VISITING MARLBOROUGH HOUSE
Walking from Carlton House Terrace along Pall Mall
This building housed the 3rd Duke of Schomberg in the late 17th century, a General working for King William of Orange. Later the building was divided into three separate residences; it had a varied history, to say the least.
Among the luminaries who lived here were Thomas Gainsborough and fellow artist Richard Cosway.
One of the residences was, for a time, the Temple of Health and Hymen where a Scottish doctor rented out a "celestial bed" said to cure infertility. Eventually closed by police, it was later a draper's, and eventually part of the War Office, along with other mansions along Pall Mall.
The decorative features of Schomberg House are made of Coade Stone, a popular material for buildings in the early 19th century. Currently, only the facade exists with modern structures behind it.
Another well-known resident lived nearby.
Approaching Marlborough House from the rear:
Marlborough House was built for the Duke of Marlborough in 1709–11 on the site of the St James’s Palace pheasantry. Sir Christopher Wren designed the house, though plans were drawn by his son, Christopher Wren the younger. The red Dutch bricks of the walls were ballast returning on vessels which transported soldiers to Holland to fight under the Duke of Marlborough.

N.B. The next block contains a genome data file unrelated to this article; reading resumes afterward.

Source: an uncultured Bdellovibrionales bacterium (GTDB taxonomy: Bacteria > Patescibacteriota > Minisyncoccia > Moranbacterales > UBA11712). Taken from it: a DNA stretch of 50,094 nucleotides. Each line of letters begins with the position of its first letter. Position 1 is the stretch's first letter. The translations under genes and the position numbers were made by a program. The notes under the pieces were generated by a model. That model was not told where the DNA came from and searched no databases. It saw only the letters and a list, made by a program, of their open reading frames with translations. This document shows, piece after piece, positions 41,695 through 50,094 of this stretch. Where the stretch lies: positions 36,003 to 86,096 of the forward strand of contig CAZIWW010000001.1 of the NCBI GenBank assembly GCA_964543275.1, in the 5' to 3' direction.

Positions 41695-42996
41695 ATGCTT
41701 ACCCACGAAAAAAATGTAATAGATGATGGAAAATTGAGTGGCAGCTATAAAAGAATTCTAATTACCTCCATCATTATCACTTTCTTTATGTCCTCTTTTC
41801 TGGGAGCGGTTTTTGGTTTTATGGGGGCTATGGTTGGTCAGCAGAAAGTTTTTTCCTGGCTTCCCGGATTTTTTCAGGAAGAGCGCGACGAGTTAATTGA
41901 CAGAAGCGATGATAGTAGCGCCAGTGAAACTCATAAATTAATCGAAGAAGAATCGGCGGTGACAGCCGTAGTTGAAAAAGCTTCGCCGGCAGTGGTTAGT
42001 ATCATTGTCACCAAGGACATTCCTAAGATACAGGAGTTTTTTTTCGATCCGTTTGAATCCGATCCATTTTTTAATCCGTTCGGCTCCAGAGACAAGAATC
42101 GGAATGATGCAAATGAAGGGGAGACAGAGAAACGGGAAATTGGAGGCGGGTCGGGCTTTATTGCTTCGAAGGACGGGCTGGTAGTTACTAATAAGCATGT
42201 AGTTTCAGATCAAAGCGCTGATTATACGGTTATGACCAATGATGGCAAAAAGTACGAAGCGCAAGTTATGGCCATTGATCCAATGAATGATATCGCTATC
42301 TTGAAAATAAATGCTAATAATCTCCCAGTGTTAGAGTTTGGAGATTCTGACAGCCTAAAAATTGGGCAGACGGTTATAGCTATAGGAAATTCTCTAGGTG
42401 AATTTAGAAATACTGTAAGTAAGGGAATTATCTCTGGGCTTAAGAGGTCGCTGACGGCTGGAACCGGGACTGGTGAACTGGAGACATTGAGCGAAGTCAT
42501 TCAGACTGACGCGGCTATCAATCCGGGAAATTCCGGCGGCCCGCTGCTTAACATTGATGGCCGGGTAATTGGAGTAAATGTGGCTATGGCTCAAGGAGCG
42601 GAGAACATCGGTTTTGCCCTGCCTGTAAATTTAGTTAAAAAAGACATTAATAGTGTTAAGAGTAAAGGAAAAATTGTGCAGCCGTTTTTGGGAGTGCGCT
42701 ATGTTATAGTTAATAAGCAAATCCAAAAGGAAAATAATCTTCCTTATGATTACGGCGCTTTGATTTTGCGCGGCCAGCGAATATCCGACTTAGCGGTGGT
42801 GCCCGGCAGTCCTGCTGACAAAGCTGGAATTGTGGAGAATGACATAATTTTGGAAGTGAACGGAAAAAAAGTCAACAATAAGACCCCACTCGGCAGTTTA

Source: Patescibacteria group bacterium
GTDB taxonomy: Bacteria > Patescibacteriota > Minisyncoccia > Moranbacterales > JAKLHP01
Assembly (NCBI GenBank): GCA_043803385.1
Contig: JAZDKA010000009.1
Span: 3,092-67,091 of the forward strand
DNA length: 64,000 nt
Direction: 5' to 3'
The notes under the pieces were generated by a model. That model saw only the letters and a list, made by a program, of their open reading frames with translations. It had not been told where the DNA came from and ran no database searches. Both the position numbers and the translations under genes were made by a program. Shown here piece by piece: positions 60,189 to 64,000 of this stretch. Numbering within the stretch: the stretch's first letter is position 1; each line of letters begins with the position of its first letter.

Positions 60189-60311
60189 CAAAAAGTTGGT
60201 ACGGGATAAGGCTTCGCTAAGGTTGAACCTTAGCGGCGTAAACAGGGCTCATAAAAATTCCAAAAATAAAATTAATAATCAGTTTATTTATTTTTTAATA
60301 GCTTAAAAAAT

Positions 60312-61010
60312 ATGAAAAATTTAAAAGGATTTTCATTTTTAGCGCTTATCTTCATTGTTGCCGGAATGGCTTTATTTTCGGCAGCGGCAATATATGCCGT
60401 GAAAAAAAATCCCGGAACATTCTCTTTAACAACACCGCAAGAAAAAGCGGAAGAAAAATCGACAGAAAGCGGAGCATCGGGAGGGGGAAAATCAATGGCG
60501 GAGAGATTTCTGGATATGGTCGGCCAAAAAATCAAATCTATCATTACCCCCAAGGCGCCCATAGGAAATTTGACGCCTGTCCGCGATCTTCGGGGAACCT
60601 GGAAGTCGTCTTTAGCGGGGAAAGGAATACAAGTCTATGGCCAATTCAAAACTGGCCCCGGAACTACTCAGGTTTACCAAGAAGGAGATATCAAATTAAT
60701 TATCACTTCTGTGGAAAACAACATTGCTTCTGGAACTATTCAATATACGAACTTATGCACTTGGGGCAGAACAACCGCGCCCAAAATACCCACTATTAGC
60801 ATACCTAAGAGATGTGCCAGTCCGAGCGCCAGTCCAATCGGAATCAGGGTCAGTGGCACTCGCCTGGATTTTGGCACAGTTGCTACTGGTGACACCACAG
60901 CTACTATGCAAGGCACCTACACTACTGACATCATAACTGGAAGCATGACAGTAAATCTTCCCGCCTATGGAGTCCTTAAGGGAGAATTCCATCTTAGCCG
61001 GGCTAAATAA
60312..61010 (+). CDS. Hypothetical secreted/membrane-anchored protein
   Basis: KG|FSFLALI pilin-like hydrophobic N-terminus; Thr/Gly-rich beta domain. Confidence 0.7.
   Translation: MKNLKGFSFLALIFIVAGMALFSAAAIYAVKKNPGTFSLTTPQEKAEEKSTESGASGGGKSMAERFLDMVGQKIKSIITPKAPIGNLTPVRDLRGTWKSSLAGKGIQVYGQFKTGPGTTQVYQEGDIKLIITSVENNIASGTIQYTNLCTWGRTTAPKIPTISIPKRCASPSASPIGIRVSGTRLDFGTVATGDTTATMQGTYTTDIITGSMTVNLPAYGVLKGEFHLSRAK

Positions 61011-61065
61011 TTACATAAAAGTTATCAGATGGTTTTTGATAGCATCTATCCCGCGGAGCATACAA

Beginning about 1817, members of the royal family resided here, Edward, Prince of Wales (later Edward VII) and his wife, Alexandra of Denmark moved in in the 1860's, and the society that assembled around this couple became known as the Marlborough House Set.
In 1959 Marlborough House became the Commonwealth Secretariat and the Commonwealth Foundation. Sadly, no photos were allowed inside, but the central hall can be found on the internet.
Marlborough House Hall
Queen Elizabeth presides at a Commonwealth Meeting
The Garden facade of this noble house!
On the Wall along Marlborough Road, stands the Memorial to Queen Alexandra, completed in 1932 by Sir Alfred Gilbert.
Coming next, Kristine visits the Pet Cemetery in the Marlborough House Garden.
Labels: Kristine Hughes, Victoria Hinshaw